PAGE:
President Bush has been proven wrong in some big and spectacular ways this week. But while he continues to channel his foreign policy advice from Pluto, Bush is right about one thing, even though he's just playing it up for political gain. The Democrats should be ashamed that they haven't gotten their act together on the budget.
Now, I've been called a partisan Democrat before, but I reject the accusation. Being a partisan means being blind to mistakes made by your side, and trotting out spin and excuses for such mistakes. While I admit to a lefty bias and have to agree that it's more fun to write about Republican follies than Democratic blunders, I pride myself on holding the spotlight of criticism up to either side when it fully deserves it. Which, in this case, the Democrats do.
"The budget" for the United States government is in reality a series of bills passed by Congress and signed into law by the President (or passed into law by two-thirds vote, over a presidential veto). These bills authorize spending money for various parts of the government. There are 12 of these "appropriations" bills (variously reported as 11 or 13, for some unfathomable reason), each covering a large chunk of the federal government.
These bills are all supposed to be passed and signed into law by October 1st, which is when the federal government starts its fiscal year. Sadly, this due date is almost never met. What happens instead is, while Democrats bicker with Republicans, while Democrats bicker with Democrats, while the House bickers with the Senate, and while the White House bickers with everybody... the bills don't get passed and signed in time.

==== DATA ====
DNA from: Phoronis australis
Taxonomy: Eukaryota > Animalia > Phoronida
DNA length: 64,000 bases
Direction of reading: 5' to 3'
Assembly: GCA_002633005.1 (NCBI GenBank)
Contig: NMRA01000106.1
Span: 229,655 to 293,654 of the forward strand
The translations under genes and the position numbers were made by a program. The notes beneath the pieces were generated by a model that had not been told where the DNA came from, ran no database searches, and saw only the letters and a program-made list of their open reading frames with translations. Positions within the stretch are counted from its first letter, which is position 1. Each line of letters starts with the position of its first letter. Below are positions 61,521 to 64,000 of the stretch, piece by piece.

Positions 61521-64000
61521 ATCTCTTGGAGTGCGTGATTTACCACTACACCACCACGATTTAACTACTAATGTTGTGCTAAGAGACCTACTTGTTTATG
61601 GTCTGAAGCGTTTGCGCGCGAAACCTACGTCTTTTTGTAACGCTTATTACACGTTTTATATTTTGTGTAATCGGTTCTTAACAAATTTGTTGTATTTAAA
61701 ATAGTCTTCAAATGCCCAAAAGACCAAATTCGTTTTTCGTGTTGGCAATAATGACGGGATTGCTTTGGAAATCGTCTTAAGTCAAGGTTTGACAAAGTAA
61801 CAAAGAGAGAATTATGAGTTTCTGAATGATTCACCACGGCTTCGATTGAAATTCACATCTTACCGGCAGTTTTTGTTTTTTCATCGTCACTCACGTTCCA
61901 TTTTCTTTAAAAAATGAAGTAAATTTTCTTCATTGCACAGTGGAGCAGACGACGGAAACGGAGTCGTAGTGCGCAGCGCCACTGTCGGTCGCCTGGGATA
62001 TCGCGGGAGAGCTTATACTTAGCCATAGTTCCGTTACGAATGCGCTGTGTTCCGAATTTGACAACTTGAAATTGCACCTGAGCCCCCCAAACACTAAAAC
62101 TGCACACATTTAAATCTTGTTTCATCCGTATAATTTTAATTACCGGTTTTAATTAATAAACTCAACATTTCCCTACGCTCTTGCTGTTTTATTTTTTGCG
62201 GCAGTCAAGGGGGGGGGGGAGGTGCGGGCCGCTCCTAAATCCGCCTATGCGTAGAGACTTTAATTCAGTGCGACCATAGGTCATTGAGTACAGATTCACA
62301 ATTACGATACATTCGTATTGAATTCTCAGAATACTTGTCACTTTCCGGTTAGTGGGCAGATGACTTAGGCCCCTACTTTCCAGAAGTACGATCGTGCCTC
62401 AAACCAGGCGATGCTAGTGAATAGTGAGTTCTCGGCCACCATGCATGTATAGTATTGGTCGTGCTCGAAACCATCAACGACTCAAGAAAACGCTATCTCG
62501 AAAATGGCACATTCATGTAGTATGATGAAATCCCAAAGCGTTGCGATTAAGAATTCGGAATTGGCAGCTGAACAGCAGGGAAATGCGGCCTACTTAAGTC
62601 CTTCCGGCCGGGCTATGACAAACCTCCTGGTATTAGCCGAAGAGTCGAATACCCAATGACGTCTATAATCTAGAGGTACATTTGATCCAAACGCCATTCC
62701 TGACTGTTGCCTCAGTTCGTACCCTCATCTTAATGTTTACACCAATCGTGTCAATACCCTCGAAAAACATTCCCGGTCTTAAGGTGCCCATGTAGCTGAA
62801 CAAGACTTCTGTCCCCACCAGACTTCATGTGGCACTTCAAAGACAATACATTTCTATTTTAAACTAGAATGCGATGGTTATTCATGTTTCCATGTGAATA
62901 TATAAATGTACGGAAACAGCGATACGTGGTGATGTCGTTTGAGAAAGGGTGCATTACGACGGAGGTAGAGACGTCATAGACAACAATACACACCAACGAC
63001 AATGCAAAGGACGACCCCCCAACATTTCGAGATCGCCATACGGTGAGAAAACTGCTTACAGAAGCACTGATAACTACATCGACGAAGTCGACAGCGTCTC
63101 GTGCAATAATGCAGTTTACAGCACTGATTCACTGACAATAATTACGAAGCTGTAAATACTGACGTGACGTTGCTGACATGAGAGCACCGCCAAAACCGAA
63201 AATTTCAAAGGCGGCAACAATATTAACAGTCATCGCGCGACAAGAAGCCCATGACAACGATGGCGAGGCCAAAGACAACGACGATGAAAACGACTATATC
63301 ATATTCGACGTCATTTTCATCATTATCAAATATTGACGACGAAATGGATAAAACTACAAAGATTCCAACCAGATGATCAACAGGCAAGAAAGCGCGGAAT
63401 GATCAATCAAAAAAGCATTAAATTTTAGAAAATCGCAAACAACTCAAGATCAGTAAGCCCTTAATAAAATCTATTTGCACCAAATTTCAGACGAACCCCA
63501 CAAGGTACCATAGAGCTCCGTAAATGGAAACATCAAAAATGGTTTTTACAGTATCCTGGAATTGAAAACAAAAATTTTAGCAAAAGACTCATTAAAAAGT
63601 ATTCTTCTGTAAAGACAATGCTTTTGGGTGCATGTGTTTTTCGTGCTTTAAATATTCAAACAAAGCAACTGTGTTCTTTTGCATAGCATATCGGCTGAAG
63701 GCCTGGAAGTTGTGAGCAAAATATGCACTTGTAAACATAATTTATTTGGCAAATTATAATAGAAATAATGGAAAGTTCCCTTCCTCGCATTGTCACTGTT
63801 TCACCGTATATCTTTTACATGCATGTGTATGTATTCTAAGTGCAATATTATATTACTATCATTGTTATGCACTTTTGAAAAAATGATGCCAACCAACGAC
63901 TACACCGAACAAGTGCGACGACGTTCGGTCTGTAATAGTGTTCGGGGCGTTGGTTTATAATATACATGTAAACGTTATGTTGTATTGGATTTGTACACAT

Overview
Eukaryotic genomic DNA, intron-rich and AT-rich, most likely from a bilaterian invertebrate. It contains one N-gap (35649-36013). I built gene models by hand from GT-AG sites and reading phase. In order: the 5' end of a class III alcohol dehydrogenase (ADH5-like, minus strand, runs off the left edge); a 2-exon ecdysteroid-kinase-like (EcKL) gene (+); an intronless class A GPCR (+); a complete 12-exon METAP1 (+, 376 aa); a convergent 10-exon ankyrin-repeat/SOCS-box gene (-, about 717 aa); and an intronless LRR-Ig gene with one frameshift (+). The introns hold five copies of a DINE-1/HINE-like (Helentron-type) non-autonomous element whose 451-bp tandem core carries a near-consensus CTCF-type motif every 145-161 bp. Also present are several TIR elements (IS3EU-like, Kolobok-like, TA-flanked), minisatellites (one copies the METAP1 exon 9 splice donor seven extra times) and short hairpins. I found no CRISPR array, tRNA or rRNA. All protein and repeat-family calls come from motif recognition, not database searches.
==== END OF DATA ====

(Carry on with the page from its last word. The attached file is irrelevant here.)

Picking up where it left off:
At this point, there is a flurry of action while a "continuing resolution" is passed, which keeps the money flowing at last year's levels until the new year's budget is in place. Congress always passes these, and the President always signs them (with the one notable exception being the Clinton/Gingrich standoff in the 1990s). They basically punt the ball a few months down the road. Sometimes (like last year, for instance), they just give up all hope of passing a budget and passed a continuing resolution for the entire year.
This is, to coin a phrase, a hell of a way to run a country.
It is also a bipartisan problem. Both parties do this when they're in power in Congress. Republicans were in charge last year, when no budget passed at all. Democrats are in charge now, and it is over two months since the due date and not much progress has been made yet. One bill passed and was signed. One bill was passed and vetoed. The other ten bills have yet to get out of Congress.
This is pathetic. Passing a budget is the number one responsibility of everyone in Congress. If "Member of Congress" had a job description, this would be the first item on the list. And yet they fail, year after year, to get it done in a timely manner. This means they are failing to perform one of the key functions of their job.
Luckily, there's an easy solution to this problem. Well, easy to state and easy to understand, but perhaps impossible politically -- seeing as how it would have to be written into law by the very people who will be directly affected. But one can always hope.
Here's how to fix the problem: if the budget isn't in place by October 1st each year, then everything in the entire federal government could be funded from that point on by a continuing resolution with one exception -- the paychecks of everyone in Congress and the President would end, until a full budget was in place. We, the people (their employers) would cut their pay until they got the job done. Want to bet that would speed the process up?
No budget, no paycheck.
Chris Weigant blogs at: ChrisWeigant.com